SAO PAULO (Reuters) - The last 13 months have been good to David Luiz, who goes into the semi-final of the World Cup not just as captain of Brazil but as one of the most popular players with both team mates and fans.
Before last year’s Confederations Cup, Luiz was one of the top players in Europe but he was not well known among the general public in his homeland.
That changed as the central defender played in every game of the tournament the host nation won by beating world and European champions Spain in the final.
This year he has played in every minute of Brazil’s march to the semi-finals, scoring two goals and turning in performances that have won him a place in FIFA’s constantly updated first 11.
His stock has risen to the point he will wear the captain’s armband against Germany on Tuesday in place of suspended Thiago Silva.
Luiz, 27, has also emerged as a leader off the field. After superstar Neymar he is the player the fans most want to see at training and his friendship and good humor have made him a favorite with teammates.
“David Luiz is a happy guy, he cheers us up and he encourages us and is demanding, too,” Neymar said before Luiz’ goal sealed a 2-1 victory over Colombia. “He is one of the most important players in the group. I joked with him that if he’s sad, we’ll all feel sad too.”
Luiz’s rapport with Brazilian fans is perhaps unexpected given that he left Brazil at a young age.
He began his professional career at Vitoria, in Salvador, Bahia. Vitoria are one of the biggest clubs in the northeast but like other teams outside the more developed south of the country they don’t get the same media coverage and their players are generally less well known nationwide.
Luiz was at Vitoria less than a year after making his debut in 2006 before he was snapped up by Benfica. He arrived in Portugal aged just 20 and after four years there he was transferred to Chelsea where he won a Champions League and an FA Cup in his second season.
He was a fixture for the London side, usually in central defense but sometimes anchoring midfield, and was highly rated by a succession of coaches, including Luiz Felipe Scolari. He improved under each one with his authority growing and his concentration lapses becoming less frequent.
Luiz recently joined Paris St. Germain for a fee estimated at between 40 and 50 million pounds and next season he will partner his selecao team mate Thiago Silva at the heart of the defense.
If you could pinpoint the moment Luiz emerged as a major star in Brazil it came in the 41st minute of last year’s Confederations Cup final.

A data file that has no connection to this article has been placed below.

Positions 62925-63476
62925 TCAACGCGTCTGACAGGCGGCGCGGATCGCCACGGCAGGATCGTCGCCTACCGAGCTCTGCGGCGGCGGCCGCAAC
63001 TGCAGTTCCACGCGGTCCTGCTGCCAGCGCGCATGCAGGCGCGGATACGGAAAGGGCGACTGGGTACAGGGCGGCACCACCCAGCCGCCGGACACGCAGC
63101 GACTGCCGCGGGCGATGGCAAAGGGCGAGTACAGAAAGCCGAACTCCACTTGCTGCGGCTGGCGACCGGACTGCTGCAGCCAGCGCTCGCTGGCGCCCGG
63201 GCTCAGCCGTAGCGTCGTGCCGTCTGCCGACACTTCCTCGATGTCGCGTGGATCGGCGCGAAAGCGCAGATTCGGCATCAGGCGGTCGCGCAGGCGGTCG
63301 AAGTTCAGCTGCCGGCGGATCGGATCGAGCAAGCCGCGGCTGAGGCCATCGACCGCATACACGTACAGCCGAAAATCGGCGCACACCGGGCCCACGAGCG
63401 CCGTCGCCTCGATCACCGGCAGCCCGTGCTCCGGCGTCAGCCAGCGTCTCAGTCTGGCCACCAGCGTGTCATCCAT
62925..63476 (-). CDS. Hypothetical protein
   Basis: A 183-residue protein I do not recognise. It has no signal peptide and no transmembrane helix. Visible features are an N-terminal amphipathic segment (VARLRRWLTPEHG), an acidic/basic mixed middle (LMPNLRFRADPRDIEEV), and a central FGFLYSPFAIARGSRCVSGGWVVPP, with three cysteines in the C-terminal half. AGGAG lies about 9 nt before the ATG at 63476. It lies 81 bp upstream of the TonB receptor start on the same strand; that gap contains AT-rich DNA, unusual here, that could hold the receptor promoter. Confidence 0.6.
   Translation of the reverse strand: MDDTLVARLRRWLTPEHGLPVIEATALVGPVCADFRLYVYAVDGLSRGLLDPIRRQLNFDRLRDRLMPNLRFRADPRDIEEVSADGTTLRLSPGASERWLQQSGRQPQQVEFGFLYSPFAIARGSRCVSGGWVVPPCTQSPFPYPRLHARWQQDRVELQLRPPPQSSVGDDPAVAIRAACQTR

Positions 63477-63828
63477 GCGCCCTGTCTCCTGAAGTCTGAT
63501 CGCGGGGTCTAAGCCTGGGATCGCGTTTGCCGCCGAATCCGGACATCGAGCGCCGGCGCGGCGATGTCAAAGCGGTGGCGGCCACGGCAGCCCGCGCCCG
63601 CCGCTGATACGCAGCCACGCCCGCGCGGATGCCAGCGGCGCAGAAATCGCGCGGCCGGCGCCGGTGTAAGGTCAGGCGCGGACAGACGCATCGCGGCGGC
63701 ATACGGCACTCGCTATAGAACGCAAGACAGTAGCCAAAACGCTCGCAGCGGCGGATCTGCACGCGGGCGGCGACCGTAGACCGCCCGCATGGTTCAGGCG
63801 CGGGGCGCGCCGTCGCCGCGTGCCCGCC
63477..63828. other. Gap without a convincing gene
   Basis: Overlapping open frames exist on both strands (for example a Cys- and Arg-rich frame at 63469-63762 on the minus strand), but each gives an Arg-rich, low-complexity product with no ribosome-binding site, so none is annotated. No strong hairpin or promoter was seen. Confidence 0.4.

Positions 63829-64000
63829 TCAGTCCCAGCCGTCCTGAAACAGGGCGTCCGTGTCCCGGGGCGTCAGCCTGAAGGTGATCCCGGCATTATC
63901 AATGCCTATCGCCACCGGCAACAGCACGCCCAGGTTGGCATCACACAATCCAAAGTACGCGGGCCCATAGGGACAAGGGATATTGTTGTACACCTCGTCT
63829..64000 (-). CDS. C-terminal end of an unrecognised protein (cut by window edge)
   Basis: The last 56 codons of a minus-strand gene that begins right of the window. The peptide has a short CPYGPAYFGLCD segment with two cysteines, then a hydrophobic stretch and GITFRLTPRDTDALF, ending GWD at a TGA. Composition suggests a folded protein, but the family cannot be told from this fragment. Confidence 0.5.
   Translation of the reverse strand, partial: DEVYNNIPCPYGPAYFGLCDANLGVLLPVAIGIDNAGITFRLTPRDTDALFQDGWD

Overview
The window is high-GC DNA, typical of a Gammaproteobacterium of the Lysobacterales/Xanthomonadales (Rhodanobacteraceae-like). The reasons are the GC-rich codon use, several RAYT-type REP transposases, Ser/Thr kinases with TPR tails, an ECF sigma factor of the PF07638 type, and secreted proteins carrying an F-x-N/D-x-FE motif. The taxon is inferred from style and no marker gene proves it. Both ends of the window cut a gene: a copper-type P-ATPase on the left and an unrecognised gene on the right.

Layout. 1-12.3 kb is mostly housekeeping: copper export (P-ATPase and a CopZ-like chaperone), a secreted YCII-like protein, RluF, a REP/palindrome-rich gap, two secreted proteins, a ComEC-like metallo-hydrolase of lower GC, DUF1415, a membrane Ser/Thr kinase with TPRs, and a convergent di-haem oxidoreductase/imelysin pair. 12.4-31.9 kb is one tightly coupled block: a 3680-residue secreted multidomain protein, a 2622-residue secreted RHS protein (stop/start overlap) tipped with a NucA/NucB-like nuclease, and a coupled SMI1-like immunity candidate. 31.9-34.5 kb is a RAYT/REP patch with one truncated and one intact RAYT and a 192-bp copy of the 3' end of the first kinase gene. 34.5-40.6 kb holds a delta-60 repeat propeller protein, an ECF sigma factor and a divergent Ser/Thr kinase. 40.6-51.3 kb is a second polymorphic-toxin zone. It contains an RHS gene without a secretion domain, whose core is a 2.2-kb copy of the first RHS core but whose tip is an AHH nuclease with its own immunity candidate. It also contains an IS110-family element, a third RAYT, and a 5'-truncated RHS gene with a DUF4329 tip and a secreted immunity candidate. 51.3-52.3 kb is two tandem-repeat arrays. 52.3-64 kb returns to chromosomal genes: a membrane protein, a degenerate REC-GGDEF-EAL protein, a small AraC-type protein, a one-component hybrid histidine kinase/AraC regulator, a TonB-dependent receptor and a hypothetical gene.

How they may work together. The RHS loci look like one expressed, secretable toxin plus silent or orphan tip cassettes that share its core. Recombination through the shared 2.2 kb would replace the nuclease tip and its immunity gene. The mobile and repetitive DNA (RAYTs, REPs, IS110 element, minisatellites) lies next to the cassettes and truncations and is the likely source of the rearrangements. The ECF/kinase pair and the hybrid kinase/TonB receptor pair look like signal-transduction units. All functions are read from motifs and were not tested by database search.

He got back to cover an open goal and clear a Pedro Rodriguez shot off the line. Brazil were winning 1-0 at the time and the save was greeted almost as a goal by the capacity crowd. Brazil went on to win 3-0, handing Spain their heaviest competitive defeat in almost four decades, and Luiz was one of the heroes of the match.
Since then, as Brazil paid more and more attention to the European-based players who would be charged with winning them their sixth World Cup title, Luiz has stood out not just as a commanding presence in the heart of the defense, but as one of the most polite and charming players in the squad.
Luiz comes across as endearingly empathetic and was the first to run from the center circle to throw an arm round teammates Marcelo and Willian when they missed penalties in the shoot-out against Chile.
And then he won praise the world over by postponing celebrating the win over Colombia to console tearful Colombian James Rodriguez.
“I like to try and have the sensitivity to understand what the other person is going through,” he said afterwards.
Those qualities, along with an easy smile, and a trademark mop of blonde curls that is one of the best known soccer haircuts since Colombia’s Carlos Valderrama, have attracted sponsors.
The Sao Paulo native now has almost as many major deals as Neymar, with international brands such as Nike, Gillette, Gatorade, and Pepsi, and also major local firms Tam airlines and Vivo telecoms.
Barring disasters, and even if Brazil do not win their sixth World Cup, Luiz will leave this tournament in better shape than he entered it.
Fans and teammates would say that is deserved.
(Refiled to fix the spelling of Scolari’s first name in paragraph 11)
Reporting by Andrew Downie, Editing by Nigel Hunt